What is my work about?
My paintings are romantic. They may depict a childhood memory of smoking a grape vine in Uzbekistan, the glowing spiral of the burned dried vine. Or, the sensory recall of a bonfire in the Catskills Mountains. The vermillion of the embers dancing with the stars and flickering fire flies. The paintings are also guided by other modes of making. Cooking my mother’s Ukrainian Borsht can trigger a visualization of mixing a specific Florentine red with some Flemish led white. The use of ingredients and the tactility in cooking is echoed in the material alchemy inherent in painting.
My paintings, drawings, and structures are material narratives actualized by a multi sensory approach to making. The olfactory and tactile elements of my work are just as important as the visual. I pair the marinating of oil, tree sap balsams and pigments with ingredients used in cooking, such as beets, and turmeric, as a way of materially binding the disparate but deeply connected modes of painting and cooking. I want my paintings to evoke the same sort of primal connection one has to food; I want to connect the alchemy of painting and cooking on a visual level.
Using beets in my work is a direct way to address my own identity. I am a Russian and Ukrainian Jew that was born in Tashkent Uzbekistan. Smelling boiled beets mixed with dill takes me to directly to my childhood. Beet juice and powder also have a long history as dyes in myriad cultures; using them in my work helps me connect not only to my own heritage, but also to an ancient and nourishing past.
The materiality of the beet offers significant insight when it comes to describing the internal viscera. Phantom Pain(t) (Image1) references my memory of a calcified mineral moving from my left kidney into my bladder. Channeling this experience can cause a phantom pain. This ghost presence of a kidney stone feels very real, yet the sensation is only an imprint. This phantom presence can be echoed in the making of a painting. The paintings go through the process of erasure and destruction as they are made. The first layers in my painting may contain a form that may be barely visible yet it can provide the foundation for the rest of the painting. This ghost image can remain hidden or rediscovered through the excavation of the surface.
My paintings also address the perception of time. Depending on one’s perspective, the passage of time in a painting can be specific, or the timing can feel elusive. The paintings can feel timeless. A quick bold gesture can dissolve into a slow and subtle remnant. I am interested in exploring a conversation between the ancient and the contemporary. Modern Day Ancient (Image 13) is made from a found piece of drywall painted with water and oil based pigments. Dry wall is a common modern material used in construction, but once you expose the gypsum and fiberglass, the material transforms into something else. After the ingredients are added the painting looks and feels like an ancient fresco.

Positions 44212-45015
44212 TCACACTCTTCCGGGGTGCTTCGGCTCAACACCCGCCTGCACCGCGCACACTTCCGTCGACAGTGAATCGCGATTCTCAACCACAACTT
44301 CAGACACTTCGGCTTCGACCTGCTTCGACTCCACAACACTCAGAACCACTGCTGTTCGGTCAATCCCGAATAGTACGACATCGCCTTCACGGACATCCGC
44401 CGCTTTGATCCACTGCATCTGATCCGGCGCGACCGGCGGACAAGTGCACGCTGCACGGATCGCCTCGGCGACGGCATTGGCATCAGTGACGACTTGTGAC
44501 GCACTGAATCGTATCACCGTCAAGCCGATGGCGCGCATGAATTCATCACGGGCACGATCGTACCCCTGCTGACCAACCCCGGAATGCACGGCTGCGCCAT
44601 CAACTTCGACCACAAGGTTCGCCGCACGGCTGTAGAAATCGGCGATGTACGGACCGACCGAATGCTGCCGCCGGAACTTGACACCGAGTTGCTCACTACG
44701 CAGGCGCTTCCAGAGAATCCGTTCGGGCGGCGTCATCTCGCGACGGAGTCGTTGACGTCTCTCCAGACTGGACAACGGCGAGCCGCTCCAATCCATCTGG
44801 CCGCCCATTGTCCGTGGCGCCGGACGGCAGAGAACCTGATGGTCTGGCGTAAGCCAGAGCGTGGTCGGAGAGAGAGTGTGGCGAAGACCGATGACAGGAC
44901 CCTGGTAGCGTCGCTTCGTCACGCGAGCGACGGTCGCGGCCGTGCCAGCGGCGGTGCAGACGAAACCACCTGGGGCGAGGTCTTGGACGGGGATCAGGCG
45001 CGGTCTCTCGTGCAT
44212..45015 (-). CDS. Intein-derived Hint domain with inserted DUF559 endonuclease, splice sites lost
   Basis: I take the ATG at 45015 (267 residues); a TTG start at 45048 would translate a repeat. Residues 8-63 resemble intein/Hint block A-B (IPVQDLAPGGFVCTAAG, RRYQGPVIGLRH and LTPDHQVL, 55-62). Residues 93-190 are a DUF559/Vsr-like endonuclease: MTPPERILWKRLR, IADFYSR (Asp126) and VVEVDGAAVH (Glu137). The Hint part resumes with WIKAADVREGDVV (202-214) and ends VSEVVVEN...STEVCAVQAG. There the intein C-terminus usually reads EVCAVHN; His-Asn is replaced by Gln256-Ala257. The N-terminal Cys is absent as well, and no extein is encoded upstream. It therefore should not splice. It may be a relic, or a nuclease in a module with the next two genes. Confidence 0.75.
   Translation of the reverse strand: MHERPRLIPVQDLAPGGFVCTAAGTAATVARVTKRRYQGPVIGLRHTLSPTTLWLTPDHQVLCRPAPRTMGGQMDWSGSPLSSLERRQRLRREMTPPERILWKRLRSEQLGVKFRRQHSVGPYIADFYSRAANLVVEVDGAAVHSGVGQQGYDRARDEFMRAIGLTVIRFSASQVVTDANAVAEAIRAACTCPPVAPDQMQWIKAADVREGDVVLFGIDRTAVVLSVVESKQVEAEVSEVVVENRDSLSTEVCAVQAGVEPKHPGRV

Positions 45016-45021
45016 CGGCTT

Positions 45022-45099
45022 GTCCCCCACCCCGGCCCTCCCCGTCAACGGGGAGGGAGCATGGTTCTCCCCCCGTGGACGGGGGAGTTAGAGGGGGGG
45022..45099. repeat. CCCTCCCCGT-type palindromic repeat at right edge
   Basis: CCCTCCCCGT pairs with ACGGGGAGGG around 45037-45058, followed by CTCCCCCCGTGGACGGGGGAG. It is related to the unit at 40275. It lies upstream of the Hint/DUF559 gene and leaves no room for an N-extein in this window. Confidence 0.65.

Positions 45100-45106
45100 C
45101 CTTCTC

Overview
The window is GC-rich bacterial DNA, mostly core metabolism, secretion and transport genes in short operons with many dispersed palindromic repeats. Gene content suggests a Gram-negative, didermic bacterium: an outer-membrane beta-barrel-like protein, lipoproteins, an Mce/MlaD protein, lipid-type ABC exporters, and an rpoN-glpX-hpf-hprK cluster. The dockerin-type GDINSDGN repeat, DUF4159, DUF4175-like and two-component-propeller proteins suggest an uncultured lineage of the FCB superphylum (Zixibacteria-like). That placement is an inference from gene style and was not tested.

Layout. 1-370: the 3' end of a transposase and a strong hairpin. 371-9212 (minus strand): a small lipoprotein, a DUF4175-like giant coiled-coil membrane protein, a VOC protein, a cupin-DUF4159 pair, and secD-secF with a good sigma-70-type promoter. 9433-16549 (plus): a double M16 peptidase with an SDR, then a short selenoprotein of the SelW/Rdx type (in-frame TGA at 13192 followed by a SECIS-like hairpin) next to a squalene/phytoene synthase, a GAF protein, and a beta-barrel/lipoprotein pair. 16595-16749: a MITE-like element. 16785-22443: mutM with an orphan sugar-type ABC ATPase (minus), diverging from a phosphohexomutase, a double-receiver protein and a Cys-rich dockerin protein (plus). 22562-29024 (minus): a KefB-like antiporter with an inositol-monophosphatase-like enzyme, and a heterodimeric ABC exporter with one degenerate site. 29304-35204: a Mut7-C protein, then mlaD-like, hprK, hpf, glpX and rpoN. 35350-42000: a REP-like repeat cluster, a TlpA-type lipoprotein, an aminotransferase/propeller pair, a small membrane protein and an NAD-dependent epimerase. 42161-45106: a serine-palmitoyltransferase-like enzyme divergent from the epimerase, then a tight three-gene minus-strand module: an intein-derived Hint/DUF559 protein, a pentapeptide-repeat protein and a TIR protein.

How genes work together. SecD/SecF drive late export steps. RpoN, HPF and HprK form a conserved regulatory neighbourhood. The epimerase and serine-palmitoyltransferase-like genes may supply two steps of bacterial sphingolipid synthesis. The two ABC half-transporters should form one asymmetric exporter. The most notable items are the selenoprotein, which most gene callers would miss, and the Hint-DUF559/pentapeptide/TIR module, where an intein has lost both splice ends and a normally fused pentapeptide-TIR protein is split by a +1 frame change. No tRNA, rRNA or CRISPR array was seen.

I apply my ingredients to various surfaces such as linen, canvas, silk screens, vinyl, drywall, and I-phones. Sometimes the paintings are stretched and other times they are left loose. There are times when the loose surfaces are attached to supports fitted specifically for them. Such is the case in Time Intertwine (Image 20). Sometimes the surfaces are fused. A piece of organza painted with fabric dye may be layered over velvet. The fusion of these layers creates a new kind of skin that is not easily identifiable and allows for more possibilities.
Recently my paintings have evolved into physical structures that can stand on their own, allowing a painting to be experienced from all sides. Such is the case in Off Epicenter (Images 8 and 9). One painting is inserted in the back of another. Pieces of stained and painted wood used as a foundation. The structural elements are very much connected to the painting process. This urge to build into space stems from the structural forms that emerged amidst the nebulous environments within my paintings. This new physicality offers new possibilities in how a painting can be made and experienced.
2009-2011 The Ohio State University, MFA with an emphasis in Painting and Drawing
2001-2006 BFA, Tyler School of Art, Philadelphia, emphasis in painting and drawing. Certificate in Art Education.
“Meditations on Making: Marinating & Marking Movement”, One River Gallery, Englewood New Jersey.
As curator: “Thinking & Touching Time” Ortega y Gasset Projects, Brooklyn, NY.
“The Knotted” curated by Yevgeniya Baras and Eve Lateiner of Bull and Ram, Pseudo Empire, Brooklyn, NY.
“Earthwerks”, curated by Ortega Y Gasset Projects, SideCar, Hammond, Indiana
Galveston Artist Residency show, Galveston, Texas.
“We Don’t Have All Night” , Urban Arts Space, Columbus, Ohio
“Confluences” MFA Thesis Show, Urban Arts Space, Columbus, Ohio
“Before The After”, Wayne and Geraldine Kuhn Gallery,
“Thanks Frank”, curated by Austin Lee and Katrina Mortorff, The Elkins Estate, Elkins Park, Pa
VIENNABIENNALE ,Vienna Austria
“Friendship is the Best Ship”, Little Berlin Gallery, Philadelphia, PA
“For You, For Me, From Me”, curated by Dustin Metz, Flux Space, Philadelphia, PA
“Exxscapes”, curated by Austin Lee and Katrina Mortorff, Exclamation Gallery, Philadelphia, PA
Honors and Awards
Nominated for the Joan Mitchell MFA grant.
Nominated for the Dedalus Foundation Fellowship grant.
Graduate Teaching Associate Award, The Ohio State University
2012-2013 The Galveston Artist Residency